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Do Not Require Excess Parking at Woodmont View

Testimony submitted to Planning Board meeting, July 11, 2013

The Action Committee for Transit supports the reduction of required parking at the proposed Woodmont View apartments at the corner of Woodmont Avenue and Battery Lane in Bethesda.

However, we are mystified by the staff recommendation for an approval condition that sets the minimum number of on-site parking spaces at 83, when the zoning ordinance only requires 60 spaces for the proposed number of residential units. If the waiver of required commercial spaces is granted as requested by the developer, the condition should read either “The minimum number of on-site parking spaces provided for the development will be 60...” or “The minimum number of on-site parking spaces provided for the development will be 60 and the maximum number will be 83...”

It is well established county policy to discourage unnecessary use of the automobile. For that purpose, the zoning ordinance offers bonuses to developers who build less parking than would otherwise be required. Why, then, should the planning board insist that a developer must build more parking than the ordinance requires, especially when you have told the County Council that the current requirement is too high?

Even if the developers go forward to build 83 spaces, as our recommendation would permit, the wording of the condition has practical consequences. Underground parking could easily cost as much as $50,000 per space, especially given the constrained layout of the building site. Unless the building owner forces tenants or condo buyers to pay for parking they don't want (by refusing to rent or sell apartments to those who don't want to pay for parking, or by charging less for parking than the cost of building the spaces and making up the difference in the price of the apartments), we expect that many spaces will go unused. Many recent projects in D.C. have had such experience, and this location near NIH, Walter Reed, and downtown Bethesda will be especially attractive to people who want to walk to work. Setting the minimum number of spaces at 60 would allow the owner to convert unused parking spaces to productive uses, such as storage closets or restaurant kitchens, in the future.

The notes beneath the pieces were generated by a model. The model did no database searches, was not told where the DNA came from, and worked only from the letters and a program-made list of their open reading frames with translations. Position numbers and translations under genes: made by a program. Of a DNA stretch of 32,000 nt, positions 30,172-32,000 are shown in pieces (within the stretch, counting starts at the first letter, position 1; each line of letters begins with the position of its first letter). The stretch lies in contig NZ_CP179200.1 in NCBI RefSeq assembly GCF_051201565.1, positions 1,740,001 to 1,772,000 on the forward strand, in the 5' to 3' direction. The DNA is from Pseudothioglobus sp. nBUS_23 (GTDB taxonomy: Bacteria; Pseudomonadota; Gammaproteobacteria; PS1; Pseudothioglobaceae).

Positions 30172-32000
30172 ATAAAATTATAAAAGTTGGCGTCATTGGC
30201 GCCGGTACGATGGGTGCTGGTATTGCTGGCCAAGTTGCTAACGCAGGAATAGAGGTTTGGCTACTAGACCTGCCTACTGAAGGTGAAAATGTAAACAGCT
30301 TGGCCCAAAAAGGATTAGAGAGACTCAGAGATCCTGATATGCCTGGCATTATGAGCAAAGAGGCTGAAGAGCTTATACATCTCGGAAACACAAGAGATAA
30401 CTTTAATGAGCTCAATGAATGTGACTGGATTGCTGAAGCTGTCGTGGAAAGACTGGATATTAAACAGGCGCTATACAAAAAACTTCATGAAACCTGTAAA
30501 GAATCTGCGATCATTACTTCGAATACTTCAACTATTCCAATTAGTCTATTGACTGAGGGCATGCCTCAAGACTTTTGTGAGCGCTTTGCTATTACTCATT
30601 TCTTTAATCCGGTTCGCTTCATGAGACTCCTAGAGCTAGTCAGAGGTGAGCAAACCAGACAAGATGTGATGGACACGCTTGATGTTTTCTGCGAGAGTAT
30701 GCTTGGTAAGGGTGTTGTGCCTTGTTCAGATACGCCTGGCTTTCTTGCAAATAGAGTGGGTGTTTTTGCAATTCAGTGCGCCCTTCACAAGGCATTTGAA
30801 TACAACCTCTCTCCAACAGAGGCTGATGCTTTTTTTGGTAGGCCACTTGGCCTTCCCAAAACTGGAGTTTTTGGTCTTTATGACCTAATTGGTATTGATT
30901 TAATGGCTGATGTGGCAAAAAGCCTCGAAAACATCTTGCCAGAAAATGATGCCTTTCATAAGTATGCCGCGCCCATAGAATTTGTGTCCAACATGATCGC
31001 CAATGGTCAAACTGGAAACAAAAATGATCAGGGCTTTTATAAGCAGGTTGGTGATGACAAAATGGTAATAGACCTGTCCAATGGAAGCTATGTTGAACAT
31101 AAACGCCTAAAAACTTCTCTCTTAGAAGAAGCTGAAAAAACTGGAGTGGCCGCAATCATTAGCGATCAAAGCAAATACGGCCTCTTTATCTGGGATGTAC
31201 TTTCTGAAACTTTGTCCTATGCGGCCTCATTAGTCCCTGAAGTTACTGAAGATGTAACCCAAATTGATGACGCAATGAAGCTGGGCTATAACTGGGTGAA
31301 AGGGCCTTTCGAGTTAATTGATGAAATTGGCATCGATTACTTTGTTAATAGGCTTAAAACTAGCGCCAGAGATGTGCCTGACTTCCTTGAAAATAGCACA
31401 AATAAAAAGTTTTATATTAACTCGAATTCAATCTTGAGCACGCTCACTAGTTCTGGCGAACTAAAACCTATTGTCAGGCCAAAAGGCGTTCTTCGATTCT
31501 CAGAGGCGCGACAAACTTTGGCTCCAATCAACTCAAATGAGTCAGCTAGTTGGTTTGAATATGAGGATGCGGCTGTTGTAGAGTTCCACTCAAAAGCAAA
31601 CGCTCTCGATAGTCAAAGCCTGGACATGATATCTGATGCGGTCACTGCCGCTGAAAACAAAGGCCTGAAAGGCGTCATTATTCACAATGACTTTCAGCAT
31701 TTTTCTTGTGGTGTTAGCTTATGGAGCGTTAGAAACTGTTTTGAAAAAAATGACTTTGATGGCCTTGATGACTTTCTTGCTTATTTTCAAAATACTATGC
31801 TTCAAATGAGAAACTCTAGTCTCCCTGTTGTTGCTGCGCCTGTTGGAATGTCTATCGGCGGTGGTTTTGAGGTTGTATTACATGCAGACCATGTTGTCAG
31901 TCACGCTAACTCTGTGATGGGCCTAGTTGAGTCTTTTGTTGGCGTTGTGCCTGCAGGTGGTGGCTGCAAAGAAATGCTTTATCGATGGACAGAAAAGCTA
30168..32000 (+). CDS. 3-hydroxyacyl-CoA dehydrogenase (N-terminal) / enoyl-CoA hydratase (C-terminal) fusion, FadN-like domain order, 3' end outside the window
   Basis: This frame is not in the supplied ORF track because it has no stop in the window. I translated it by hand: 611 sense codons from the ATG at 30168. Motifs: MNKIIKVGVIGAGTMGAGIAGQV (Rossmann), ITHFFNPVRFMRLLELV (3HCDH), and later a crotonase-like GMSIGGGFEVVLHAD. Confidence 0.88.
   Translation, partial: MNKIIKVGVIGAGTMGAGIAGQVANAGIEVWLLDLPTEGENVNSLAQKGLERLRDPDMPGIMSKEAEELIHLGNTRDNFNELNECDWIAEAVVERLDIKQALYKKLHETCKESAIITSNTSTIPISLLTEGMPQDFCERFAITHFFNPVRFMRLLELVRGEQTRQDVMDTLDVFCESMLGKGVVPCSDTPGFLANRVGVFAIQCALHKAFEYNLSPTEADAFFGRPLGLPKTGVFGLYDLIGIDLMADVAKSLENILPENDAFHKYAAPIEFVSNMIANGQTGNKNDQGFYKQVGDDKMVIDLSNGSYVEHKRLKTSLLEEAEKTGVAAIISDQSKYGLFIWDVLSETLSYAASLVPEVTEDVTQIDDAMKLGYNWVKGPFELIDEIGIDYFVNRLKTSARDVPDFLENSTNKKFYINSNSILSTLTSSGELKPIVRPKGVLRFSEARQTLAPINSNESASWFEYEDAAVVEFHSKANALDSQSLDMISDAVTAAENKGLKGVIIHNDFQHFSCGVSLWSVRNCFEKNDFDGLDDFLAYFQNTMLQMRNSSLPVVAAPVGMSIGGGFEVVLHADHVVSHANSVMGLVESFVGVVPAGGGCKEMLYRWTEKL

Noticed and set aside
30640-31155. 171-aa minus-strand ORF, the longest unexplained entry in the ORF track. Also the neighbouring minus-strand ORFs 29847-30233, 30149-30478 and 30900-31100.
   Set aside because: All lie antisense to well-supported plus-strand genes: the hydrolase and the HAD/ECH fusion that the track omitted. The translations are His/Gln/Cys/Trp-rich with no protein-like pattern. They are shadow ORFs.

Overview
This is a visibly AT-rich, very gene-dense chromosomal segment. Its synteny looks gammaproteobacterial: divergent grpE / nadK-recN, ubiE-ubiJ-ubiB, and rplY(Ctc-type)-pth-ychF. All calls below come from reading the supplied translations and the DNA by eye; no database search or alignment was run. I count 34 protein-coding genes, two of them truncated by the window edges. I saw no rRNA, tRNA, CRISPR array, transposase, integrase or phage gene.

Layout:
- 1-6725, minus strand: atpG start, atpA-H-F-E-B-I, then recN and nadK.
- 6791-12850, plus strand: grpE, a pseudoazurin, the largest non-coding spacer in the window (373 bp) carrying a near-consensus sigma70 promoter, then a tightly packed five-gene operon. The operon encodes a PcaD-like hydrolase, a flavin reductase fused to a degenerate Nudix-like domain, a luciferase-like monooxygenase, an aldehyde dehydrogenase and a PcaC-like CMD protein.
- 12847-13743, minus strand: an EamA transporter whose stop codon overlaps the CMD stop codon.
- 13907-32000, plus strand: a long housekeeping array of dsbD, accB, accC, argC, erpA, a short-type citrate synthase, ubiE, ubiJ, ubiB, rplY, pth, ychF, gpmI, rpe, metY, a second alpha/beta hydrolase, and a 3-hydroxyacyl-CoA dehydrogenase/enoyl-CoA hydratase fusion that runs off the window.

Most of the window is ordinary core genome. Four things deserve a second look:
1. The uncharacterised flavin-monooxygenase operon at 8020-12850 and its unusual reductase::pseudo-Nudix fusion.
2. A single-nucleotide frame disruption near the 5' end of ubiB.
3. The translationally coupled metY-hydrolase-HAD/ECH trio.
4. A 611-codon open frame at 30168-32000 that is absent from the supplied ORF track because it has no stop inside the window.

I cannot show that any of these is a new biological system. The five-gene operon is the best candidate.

Ideally, we would recommend that the parking requirement at this building be waived entirely. There is no need to require parking when there is an underused public garage so close by. If the building has only enough parking for those residents willing to pay for the convenience of on-site parking, thriftier residents will still be able to park across the street. Their housing will be more affordable, and the fees they pay would help relieve the current financial stress on the Bethesda parking district.